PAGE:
SCOTUS Divided on Emergency Abortion Care

Press Releases / April 25, 2024

A deeply divided Supreme Court heard arguments yesterday on whether Idaho’s near-total ban on abortion supersedes federal law that allows doctors in hospitals (that accept Medicaid funding) to terminate pregnancies in emergency medical situations.

In case the fallout of the reversal of Roe v. Wade hasn’t been crystal clear, this case chilling demonstrates the dangerous ramifications for women and their families when our rights to reproductive freedom are stripped from us.

It is a perilous position for women and pregnant individuals and for the medical doctors who are caring for patients.

At stake is whether Idaho’s extreme abortion ban violates the federal law, the Emergency Medical Treatment and Active Labor Act (EMTALA), which allows for abortion when deemed necessary when a patient’s health is in serious jeopardy. If the Supreme Court rules in favor of Idaho, the consequences will reverberate beyond Idaho to the other six states that have also legislated extreme abortion bans.

Already, the sweeping bans at the state level have led to unconscionable treatment of pregnant women and patients who are in need of dire emergency care.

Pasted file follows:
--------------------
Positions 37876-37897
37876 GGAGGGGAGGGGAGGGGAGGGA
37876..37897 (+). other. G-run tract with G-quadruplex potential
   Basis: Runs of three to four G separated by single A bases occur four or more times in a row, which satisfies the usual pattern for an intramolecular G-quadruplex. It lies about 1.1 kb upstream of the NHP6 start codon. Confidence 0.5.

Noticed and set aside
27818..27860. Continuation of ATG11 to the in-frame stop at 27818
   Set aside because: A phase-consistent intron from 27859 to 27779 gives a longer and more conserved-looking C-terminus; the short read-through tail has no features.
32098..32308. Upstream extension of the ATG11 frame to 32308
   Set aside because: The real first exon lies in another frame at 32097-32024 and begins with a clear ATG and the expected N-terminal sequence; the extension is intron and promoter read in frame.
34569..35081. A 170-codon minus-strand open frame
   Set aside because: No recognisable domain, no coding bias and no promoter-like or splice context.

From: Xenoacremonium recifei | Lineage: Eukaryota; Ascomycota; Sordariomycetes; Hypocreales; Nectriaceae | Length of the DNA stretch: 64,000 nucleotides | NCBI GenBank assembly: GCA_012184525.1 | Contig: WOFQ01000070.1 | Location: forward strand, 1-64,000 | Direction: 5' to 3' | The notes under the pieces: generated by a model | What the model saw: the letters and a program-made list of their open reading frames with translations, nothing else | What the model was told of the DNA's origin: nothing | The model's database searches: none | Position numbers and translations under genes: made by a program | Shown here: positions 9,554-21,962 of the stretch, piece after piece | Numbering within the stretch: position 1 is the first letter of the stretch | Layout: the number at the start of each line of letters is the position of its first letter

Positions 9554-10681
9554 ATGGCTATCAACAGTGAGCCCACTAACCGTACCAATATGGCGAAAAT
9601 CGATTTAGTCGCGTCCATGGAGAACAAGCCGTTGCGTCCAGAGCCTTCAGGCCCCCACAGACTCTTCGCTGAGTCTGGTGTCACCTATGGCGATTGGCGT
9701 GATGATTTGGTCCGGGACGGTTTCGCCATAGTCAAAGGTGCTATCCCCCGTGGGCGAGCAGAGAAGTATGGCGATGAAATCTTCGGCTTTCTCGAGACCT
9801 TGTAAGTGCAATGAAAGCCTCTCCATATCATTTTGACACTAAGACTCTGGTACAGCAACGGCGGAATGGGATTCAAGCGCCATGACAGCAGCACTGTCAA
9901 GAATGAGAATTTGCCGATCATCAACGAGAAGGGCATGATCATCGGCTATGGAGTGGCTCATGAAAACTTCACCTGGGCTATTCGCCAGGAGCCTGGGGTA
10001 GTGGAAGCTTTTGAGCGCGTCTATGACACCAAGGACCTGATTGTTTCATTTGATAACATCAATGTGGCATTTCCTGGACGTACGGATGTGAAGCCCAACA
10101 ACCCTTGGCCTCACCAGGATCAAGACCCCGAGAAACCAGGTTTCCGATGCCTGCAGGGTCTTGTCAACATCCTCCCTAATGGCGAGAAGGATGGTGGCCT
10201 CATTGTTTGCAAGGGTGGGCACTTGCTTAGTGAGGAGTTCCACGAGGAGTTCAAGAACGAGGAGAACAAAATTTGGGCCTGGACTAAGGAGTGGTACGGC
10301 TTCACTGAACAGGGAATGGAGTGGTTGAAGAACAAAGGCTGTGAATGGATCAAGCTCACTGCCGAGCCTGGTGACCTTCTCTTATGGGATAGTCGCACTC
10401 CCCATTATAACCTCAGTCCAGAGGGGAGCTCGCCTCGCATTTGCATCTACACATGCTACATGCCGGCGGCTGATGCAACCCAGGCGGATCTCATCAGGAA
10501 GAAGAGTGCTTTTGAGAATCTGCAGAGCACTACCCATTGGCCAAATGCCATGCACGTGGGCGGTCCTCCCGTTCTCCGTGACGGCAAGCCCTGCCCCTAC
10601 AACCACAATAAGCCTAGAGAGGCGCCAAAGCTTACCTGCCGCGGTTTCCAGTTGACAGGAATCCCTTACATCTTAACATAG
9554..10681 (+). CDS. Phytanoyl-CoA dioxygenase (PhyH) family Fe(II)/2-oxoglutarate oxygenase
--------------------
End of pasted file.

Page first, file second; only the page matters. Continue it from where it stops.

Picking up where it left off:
One woman miscarried in the lobby restroom of a Texas emergency room as front desk staff refused to check her in. After being turned away from a Florida hospital by a security guard, another woman learned that her fetus had no heartbeat. In North Carolina, a woman gave birth in a car after an emergency room couldn’t offer an ultrasound. The baby later died.

Emergency pregnancy care is now seriously at risk, and the consequences cannot be acceptable to any American lawmaker, healthcare provider or citizen. Patients, hospital staff and even doctors are living in a state of confusion and fear about what care is allowable and the risks of violating the law in a landscape of quickly changing laws and court decisions.

What’s more, the risky foundation of abortion rights and care is leading to general substandard maternity care in the US, abject care that resembles the indignity, and dangers women in third world countries endure.

Idaho is ground zero. A wave of obstetricians have left the state or are planning their relocations to state’s where they can practice medicine and care for patients with high-risk pregnancies without the fear of violating the law.

The 2024 presidential election on Nov. 5 is key to ending the insanity that women are living in today, where our lives and health makes us second-class citizens.

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